Leonardo Comes to America

An icon of the Renaissance, Leonardo worked in many parts of Italy and died in France, and had so many inclinations and varied accomplishments that if one refers today to someone broadly literate, curious, and accomplished as a “Renaissance man” one may likely have the man from the town of Vinci in mind. Be that as it may, Americans could experience the work of the man who graced Europe from 1452 to 1519 only in books or from trips across the Atlantic – that is, until 1967. That year, the National Gallery of Art in Washington bought the Portrait of Ginevra de’ Benci (c. 1474) for a record sum of over a million dollars from the Liechtenstein Collection in Vienna. It acquired a gem, full of interest.
First, the museum bought only part of a masterpiece for this princely sum. Leonardo routinely left works unfinished of course, such as the St Jerome and The Adoration of the Magi, due to the pressure of other commissions or difficult patron-artist relationships. But this portrait, now a somewhat odd 15″ x 15 ” square, was missing a strip of almost 9 inches from its lower half, perhaps from fire damage. We know from Leonardo’s preparatory study that the portrait ought to contain hands, one holding a flower. And on the back of the panel is drawn a branch of juniper surrounded by a garland of palm and laurel with a Latin inscription “Beauty Adorns Virtue.” The bottom of the garland is missing; completing it gives us an idea of the portrait’s intended non-square proportions of 3 by 4.
Most scholars agree that the Ginevra was, as most Renaissance portraits conventionally were, to commemorate a betrothal or even a wedding. But Leonardo was doing something original on top of something conventional. Maybe due to the urging of his atelier master, Verrocchio, but the 3/4 pose of the Ginevra was rare in Italian portraiture in 1474, and painting hands at all was terribly unusual since portraits were in bust form only.
To boot, this work was one of the young Leonardo’s first attempts at the new flexible medium of oil painting that emerged to challenge the rather intractable tempera material of so much art just before Leonardo’s birth. Oil was replacing tempera and fresco, and contributes to what we see in the Ginevra. The landscape seems in every detail to be part of the portrait which is not a woman viewed in front of a neutral background of trees and mountains at all.  No. The subject here secretes and develops around her her own atmosphere, full of unspoken meanings and mystery, except for the spiky leaves of the dark juniper bush that Leonardo includes as a gentle pun since Ginevra means juniper in Italian. Figure and landscape merge into each other through shadow play.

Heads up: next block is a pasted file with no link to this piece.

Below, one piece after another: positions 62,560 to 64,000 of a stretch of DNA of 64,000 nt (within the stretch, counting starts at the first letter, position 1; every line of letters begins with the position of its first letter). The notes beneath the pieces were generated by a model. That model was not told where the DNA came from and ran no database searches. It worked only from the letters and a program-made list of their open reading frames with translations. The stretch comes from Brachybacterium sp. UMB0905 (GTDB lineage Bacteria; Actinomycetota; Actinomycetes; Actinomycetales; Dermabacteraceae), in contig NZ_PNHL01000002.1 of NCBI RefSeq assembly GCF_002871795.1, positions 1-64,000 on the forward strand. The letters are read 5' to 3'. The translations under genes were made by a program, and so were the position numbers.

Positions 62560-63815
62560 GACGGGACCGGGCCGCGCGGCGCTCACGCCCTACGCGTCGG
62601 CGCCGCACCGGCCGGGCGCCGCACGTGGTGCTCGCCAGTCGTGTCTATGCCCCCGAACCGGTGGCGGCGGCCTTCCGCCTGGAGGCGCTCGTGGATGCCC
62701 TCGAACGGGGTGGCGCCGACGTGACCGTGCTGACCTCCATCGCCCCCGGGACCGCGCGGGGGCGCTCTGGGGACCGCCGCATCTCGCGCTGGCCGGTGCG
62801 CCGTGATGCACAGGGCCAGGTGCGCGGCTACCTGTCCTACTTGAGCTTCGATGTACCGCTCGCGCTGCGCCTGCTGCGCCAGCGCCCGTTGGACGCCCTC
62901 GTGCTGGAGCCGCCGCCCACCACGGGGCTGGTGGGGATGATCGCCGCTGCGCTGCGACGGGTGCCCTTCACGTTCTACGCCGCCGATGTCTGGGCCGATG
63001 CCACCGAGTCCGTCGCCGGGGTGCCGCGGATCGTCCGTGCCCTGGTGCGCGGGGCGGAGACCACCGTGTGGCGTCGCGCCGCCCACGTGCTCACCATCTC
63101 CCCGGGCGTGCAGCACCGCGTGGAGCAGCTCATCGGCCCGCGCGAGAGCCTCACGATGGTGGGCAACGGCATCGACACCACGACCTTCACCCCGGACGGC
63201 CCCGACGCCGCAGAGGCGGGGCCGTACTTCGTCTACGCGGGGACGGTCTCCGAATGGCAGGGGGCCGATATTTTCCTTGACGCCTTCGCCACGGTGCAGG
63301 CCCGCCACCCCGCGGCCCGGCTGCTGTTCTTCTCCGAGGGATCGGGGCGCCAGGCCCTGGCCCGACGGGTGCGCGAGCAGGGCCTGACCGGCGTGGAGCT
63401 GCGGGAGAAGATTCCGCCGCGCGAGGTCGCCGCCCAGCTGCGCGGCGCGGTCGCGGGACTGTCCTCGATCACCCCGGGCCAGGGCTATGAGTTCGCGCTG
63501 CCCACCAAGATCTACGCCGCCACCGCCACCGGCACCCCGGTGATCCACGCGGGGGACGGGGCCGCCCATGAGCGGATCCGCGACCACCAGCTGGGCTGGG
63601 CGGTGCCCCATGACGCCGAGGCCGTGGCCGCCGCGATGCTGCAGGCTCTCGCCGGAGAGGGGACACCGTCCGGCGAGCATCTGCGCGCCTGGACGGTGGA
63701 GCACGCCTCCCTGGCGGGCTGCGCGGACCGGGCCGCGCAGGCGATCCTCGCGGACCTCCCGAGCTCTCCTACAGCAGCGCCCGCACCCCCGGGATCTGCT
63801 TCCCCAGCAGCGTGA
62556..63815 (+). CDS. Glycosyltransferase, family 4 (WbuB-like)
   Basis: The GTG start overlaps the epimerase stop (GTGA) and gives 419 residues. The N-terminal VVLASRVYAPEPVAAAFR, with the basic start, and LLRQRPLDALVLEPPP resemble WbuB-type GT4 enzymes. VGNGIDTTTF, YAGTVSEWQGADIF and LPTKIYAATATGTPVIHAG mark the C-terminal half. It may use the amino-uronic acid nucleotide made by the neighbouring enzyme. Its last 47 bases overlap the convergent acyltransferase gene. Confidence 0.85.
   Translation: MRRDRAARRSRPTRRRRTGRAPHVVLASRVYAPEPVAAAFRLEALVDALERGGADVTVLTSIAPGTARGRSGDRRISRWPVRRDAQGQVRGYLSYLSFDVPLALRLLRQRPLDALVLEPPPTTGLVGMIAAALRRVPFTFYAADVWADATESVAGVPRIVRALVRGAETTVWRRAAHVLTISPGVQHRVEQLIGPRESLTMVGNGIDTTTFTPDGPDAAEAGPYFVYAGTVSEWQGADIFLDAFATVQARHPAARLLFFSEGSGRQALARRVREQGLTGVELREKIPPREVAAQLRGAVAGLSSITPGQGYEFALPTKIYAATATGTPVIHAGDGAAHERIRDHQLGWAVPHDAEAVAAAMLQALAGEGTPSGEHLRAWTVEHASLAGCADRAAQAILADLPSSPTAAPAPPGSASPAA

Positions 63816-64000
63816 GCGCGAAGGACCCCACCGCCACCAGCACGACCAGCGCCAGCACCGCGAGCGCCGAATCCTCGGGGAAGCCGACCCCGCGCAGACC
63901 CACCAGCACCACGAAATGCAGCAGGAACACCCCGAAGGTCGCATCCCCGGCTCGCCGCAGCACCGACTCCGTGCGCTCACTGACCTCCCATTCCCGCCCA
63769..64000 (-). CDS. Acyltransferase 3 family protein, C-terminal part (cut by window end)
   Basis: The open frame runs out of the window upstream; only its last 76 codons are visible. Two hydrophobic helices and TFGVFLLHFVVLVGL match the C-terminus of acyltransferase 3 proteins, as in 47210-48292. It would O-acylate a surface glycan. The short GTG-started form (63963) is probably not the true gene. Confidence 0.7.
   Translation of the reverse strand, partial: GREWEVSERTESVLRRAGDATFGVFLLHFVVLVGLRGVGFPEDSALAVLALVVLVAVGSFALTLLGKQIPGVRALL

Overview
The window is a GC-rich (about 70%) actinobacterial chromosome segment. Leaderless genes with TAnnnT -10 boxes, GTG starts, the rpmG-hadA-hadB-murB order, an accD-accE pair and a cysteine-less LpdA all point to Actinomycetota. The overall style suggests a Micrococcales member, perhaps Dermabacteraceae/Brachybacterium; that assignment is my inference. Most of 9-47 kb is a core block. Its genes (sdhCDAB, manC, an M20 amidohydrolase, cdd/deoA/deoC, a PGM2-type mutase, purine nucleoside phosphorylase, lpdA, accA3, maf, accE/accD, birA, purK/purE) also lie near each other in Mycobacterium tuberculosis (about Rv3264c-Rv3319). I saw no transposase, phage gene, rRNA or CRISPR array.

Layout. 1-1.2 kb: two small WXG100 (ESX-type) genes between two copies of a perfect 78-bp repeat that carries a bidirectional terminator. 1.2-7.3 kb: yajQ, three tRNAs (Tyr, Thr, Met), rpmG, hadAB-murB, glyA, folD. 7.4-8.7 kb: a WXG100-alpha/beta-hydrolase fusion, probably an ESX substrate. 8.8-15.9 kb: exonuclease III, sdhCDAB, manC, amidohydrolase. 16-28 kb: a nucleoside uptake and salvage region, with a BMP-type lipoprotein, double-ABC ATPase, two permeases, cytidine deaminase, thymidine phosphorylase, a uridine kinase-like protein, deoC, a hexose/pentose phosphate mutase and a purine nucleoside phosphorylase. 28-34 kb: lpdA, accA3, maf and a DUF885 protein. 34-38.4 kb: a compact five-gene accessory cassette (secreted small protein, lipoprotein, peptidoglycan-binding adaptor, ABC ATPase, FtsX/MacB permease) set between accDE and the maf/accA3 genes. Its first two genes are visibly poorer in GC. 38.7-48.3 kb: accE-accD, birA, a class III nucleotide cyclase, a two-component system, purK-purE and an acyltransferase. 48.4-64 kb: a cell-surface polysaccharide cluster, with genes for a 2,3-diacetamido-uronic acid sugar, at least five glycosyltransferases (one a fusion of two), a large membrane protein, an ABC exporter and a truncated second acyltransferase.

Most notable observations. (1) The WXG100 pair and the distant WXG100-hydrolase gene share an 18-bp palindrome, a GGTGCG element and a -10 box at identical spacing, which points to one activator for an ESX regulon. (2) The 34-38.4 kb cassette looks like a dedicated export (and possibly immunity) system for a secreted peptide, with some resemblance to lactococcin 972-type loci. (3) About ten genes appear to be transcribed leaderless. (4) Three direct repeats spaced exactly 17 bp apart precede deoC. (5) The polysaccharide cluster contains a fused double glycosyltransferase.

Leonardo Portrait, Francesco Melzi, c. 1516

In 15th century Italy, no doubt with the demands of fresco and tempera techniques, painters conceived the elements of a picture separately, each surrounded by an outline that made them stand out against a background. Leonardo is experimenting with layering and transitions newly made possible with oils. In 1950, Andre Malraux wrote in La Psychologie de l’art that Leonardo created “a kind of space that had never been seen in Europe before, one that not merely was a location for the figures but drew characters and spectators together, as time does, into immensity.”  Whatever mystery this sentiment evokes, Leonardo was beginning here to approach the so-called sfumato effect – a merging, melting of shades into smoke – that would appear 30 years later in the Mona Lisa.
The Ginevra remains the only picture by Leonardo in the United States. Unlike the Summer of Love that has, for the most part, faded from view – if not quite memory – the National Gallery’s bold move in 1967 can enrich all visitors to the nation’s capital to this day.

Serge Bramly, Leonardo: The Artist and the Man, trans., Sian Reynolds (New York, 1991).
David Alan Brown, Virtue and Beauty: Leonardo’s Ginevra de’ Benci and Renaissance Portraits of Women (Princeton, 2003).
Kurt Herberts, The Complete Book of Artists’ Techniques (New York, 1958).



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